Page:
This Vastness of Beauty

St. Mary's, Haddington

St. Mary’s, Haddington

(16) 17 June 2013
8:04 am

T. —

It finally happened. All week, I have been meaning to note that I am continually impressed with us that we’ve written everyday. Don’t feel any pressure about that statement. By that, I mean: I am continually impressed with myself that I’ve actually shown up to something this consistently. At least I was the first one to miss a day. And, I don’t have to wait until July to be able to write something incrementally more cohesive. So. Now, on with the post.

Yesterday was a good day. We started off with breakfast and the most recent Game of Thrones. Awesome. What fantastic story lines. I really want to buckle down and read more of these books, but there are just so. many. good. books in my life right now. I am simultaneously amazed and overwhelmed. I just started a new one yesterday: Change Your Mind: a practical guide to Buddhist Meditation by Paramananda. It is fantastic.

Put simply, the art of meditation is the art of being with yourself.

When we come to the practice of meditation we all come with our own unique history. We bring our own particular strengths and weaknesses to our practice. We bring ourselves. This is a way is the key to meditation; a bringing of what is there — ourselves. But what does it mean to bring all of ourselves to the meditation cushion?

So often in our lives we find ourselves playing a role, just showing a part of ourselves. At work you might be the responsible employee, at home the loving parent, with friends the good listener or the witty conversationalist. Rarely do we completely let all our various roles just drop away. But when we sit to meditate we have an opportunity to let all of that go. Our first task is just to experience ourselves, experience whatever is there. We can at last let drop any idea of performing a role. One might feel that one is not a spiritual sort of person or that one is no good at things like meditation. Well, we bring all that sort of thing along as well.

Sometimes [bringing all of ourselves to the meditation cushion] is called riding the dragon. It can be frightening, but it is also invigorating. We bring to feel more fully alive, more ourselves. Dr. Edward Conze, in his A Short History of Buddhism, remarks that it is only in cultures which honour the dragon that Buddhism has flourished. In a way it’s the same for us. We need to learn the dragon’s name, learn to look at the hidden aspects of our own life, and then we will find that the power of the dragon is no longer fearful, but a great energy in our favor.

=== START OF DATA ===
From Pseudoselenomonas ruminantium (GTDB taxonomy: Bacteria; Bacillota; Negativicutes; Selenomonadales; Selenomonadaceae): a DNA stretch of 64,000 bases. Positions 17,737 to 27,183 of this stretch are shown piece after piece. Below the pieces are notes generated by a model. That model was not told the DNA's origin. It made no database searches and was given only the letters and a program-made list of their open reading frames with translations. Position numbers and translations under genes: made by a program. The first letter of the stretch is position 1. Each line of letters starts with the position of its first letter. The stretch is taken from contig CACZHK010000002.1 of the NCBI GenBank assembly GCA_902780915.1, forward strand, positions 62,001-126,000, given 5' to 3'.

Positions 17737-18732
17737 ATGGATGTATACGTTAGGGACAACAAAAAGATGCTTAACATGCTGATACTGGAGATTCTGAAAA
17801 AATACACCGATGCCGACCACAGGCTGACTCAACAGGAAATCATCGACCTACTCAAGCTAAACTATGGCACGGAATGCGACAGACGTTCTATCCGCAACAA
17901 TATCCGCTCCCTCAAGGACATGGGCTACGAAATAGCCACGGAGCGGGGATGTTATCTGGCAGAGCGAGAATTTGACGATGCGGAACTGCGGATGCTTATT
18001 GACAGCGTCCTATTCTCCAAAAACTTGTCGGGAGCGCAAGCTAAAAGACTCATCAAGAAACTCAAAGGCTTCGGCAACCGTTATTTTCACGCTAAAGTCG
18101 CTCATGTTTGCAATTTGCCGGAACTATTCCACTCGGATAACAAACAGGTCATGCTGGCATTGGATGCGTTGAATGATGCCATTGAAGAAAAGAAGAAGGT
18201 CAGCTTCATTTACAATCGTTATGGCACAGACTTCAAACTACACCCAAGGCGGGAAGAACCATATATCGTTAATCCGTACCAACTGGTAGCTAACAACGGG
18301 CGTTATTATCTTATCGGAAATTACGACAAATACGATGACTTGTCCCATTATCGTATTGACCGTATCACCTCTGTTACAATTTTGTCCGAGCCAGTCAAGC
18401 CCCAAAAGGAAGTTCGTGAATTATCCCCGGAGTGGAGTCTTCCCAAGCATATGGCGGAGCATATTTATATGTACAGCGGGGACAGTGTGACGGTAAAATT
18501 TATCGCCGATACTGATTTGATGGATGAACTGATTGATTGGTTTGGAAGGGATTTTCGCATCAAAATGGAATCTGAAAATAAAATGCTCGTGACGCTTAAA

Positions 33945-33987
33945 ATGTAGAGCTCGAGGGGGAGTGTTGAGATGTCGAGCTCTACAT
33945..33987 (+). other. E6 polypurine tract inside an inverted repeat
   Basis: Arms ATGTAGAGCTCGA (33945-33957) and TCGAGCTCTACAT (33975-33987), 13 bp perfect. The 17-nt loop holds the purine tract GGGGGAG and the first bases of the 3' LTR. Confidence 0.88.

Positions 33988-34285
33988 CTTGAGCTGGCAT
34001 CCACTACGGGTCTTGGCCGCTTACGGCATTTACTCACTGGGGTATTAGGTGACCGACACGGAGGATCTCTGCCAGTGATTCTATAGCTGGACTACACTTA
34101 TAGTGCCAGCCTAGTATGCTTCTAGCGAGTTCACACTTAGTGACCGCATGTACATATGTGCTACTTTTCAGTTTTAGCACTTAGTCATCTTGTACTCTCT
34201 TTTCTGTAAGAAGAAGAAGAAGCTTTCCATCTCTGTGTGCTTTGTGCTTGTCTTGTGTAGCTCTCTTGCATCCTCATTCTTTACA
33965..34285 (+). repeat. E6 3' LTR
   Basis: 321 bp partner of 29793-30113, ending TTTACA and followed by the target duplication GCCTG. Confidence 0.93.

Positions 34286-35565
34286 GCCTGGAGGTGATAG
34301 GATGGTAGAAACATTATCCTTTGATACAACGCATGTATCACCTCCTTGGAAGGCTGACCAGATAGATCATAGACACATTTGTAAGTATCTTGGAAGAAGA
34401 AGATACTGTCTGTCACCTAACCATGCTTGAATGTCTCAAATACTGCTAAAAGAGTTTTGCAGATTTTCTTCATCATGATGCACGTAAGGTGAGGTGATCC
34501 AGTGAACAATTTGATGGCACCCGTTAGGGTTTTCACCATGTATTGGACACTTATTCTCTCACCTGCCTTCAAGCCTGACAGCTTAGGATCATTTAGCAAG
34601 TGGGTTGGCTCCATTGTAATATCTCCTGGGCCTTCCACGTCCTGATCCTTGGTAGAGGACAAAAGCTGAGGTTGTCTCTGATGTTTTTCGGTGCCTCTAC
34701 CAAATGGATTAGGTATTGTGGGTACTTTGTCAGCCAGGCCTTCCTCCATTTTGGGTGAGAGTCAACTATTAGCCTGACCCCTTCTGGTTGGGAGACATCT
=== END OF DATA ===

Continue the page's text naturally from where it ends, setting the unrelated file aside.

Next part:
– Paramananda


I love what you sent me about patterns of habit the other day. Do you get the DailyOM email now? Sometimes one or two will pop up that speak to me so strongly, I’m worried that they’re in my head, reading my life through my eyes. I think they’re spectacular. I was just thinking the other day: who writes for DailyOM? How would one go about finding a place like that to contribute to?


Last night, we were discussing more ideas about apartments to move into. As a joke, I looked at the most expensive realtor site in Edinburgh. They don’t even have flats for rent: only for sale. And as I went to their site, I saw that they have other properties listed around the world. Which led me to finding this gem in Amsterdam. I told Andrew: in another lifetime when we are filthy rich, this is our house. We should make it into a creative studio. You know: When we find 3 million euros somewhere lying around. The 10th picture of the set — I took one look at it and saw my writing space. I could feel the sun and the breeze on my face. The property also has a “fully equipped guest house with kitchenette and bathroom”. So, when fate smiles upon us and we get anywhere near having a place like this, you know where to come and live. It’s like the writers retreat in Scotland set in a castle. I would create a writing retreat in Amsterdam and invite young poets from all over the world. They don’t have to stay in your house though. I’ll put them somewhere else in the main house so you can still have your space.

Now, to find a place in Edinburgh whose smallness can still contain this light, this space, this vastness of beauty. That is the challenge. I’m sure we can match it. The day we move in and unpack, I’ll write a whole post about it.

Goodnight/morning. Sorry again,

P.S. I’m really glad Rachel picked up the ‘Wild’ thread again. I have an email half-written about section 2. And I’m sorry to have dropped the ball. I need to get better at priorities, I think.


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